The main causes of insurance premium increases; are claims costs, increase in the building replacement limit of insurance or geographically dictated conditions which affect the possibility of damages or claims.
The claims are fairly self-explanatory and affect the policy premium according to their kind, size and frequency in which they occur. Being a fairly broad topic requiring additional considerations, we cover the topic of losses and claims here.
Many policies will carry an inflation guard provision which defines the amount by which the limit of insurance is raised within the period specified, generally at policy renewal. This helps the insurers stay ahead of the rising construction and labor costs and keep the property from being underinsured. Whenever the building replacement cost goes up the policy premium goes up accordingly. In some cases, the insurer can find that these costs went up above what the inflation guard accounts for leaving the building limit of insurance insufficient to cover damages in case of a catastrophic peril such as fire. In that case the insurer can recommend an adequate limit of insurance at policy renewal along with a revised policy premium.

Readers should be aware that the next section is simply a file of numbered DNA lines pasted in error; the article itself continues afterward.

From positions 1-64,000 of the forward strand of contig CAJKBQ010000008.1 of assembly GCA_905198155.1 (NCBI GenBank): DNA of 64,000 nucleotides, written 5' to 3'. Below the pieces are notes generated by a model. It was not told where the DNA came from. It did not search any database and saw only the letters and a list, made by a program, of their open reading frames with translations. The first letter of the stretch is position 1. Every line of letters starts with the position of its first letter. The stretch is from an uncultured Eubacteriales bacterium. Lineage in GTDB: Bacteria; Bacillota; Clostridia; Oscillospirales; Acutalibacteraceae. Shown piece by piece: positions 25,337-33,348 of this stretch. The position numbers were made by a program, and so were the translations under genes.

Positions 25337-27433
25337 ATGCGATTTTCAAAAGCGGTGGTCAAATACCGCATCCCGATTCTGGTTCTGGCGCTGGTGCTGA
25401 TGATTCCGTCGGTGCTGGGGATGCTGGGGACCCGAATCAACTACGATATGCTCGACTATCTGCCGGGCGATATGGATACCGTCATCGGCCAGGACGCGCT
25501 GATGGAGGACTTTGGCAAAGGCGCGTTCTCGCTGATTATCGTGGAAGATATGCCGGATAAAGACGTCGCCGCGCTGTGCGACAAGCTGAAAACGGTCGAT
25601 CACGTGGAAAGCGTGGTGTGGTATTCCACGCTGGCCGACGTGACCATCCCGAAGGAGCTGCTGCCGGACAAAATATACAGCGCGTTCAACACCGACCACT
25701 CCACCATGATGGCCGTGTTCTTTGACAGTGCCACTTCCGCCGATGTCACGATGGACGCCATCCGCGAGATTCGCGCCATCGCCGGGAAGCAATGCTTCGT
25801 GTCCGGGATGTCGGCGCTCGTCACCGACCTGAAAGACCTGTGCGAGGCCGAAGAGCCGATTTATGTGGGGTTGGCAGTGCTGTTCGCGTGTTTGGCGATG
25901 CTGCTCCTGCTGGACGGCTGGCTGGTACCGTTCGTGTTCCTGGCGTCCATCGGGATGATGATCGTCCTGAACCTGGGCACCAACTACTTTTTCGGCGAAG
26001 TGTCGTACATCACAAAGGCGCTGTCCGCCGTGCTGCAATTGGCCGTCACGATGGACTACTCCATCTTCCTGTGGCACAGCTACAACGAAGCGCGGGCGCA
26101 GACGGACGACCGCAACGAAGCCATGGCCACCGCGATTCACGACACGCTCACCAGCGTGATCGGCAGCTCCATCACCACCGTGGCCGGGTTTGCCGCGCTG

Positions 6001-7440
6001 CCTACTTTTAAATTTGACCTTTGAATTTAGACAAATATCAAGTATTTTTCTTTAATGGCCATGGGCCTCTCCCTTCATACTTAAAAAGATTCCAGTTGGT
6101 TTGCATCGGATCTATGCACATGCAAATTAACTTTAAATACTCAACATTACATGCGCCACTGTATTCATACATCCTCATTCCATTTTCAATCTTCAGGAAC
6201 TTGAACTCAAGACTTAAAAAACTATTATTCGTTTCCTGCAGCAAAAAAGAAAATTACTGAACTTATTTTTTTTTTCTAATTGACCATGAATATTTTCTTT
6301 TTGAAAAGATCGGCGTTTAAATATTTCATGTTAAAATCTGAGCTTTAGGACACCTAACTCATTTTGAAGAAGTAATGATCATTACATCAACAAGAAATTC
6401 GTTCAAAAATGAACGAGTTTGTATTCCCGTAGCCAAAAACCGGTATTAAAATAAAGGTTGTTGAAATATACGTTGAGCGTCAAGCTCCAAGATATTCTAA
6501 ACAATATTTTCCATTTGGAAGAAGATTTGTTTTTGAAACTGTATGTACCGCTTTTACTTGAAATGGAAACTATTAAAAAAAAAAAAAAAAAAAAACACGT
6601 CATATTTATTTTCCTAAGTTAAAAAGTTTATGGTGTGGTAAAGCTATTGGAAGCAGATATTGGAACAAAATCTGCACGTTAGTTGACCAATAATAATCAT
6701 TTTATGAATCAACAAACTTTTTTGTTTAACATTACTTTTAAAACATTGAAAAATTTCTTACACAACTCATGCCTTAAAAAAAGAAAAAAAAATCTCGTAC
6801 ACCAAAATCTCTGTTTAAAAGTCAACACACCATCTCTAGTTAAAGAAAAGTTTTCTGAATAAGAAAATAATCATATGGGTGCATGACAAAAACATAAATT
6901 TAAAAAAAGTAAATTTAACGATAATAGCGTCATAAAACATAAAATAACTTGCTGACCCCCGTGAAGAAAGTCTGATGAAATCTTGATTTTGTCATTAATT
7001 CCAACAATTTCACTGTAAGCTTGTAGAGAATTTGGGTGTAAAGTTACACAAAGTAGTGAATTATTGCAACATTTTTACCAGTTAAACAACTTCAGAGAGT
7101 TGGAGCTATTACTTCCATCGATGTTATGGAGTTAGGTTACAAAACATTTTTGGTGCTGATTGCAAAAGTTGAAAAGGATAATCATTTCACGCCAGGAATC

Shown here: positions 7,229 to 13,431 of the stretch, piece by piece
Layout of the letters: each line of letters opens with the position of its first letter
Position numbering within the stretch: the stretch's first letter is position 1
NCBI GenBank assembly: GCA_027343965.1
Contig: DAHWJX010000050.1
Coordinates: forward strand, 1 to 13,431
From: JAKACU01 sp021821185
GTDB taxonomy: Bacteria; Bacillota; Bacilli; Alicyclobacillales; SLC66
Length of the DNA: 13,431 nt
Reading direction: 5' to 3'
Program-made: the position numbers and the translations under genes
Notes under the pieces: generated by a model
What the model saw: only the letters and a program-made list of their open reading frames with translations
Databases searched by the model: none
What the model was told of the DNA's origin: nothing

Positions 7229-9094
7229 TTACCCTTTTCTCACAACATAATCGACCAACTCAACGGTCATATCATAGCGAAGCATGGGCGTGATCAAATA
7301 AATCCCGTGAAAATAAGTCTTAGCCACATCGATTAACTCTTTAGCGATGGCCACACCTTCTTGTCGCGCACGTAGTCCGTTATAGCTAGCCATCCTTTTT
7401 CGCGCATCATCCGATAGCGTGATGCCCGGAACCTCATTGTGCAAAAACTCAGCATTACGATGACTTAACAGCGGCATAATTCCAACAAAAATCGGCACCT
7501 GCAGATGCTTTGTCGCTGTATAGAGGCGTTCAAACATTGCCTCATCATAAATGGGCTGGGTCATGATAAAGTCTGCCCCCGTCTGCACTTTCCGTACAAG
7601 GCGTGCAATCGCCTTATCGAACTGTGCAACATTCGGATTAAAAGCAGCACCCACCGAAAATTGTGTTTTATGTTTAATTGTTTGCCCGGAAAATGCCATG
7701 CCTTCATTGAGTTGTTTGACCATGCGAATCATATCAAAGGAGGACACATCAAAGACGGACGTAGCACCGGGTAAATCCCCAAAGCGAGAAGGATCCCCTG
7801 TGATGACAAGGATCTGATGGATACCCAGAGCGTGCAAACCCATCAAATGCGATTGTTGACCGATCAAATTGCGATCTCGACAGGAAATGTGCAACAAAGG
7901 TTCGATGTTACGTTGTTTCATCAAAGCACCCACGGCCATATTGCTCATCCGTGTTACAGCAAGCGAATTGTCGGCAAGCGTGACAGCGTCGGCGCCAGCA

Third most common reason for HOA policy premium increases are the increasingly common and widespread weather anomalies. Over the past years more and more areas are prone to unpredictable and severe weather anomalies such as wildfires in California, baseball size hail storms in parts of Colorado and stretching hurricane season which in 2020 saw a record of 10 named storms bringing the total in damages to a record breaking $26B. This results in a major shift in insurers' evaluation of risks and increasing premiums in areas prone to weather attributed perils.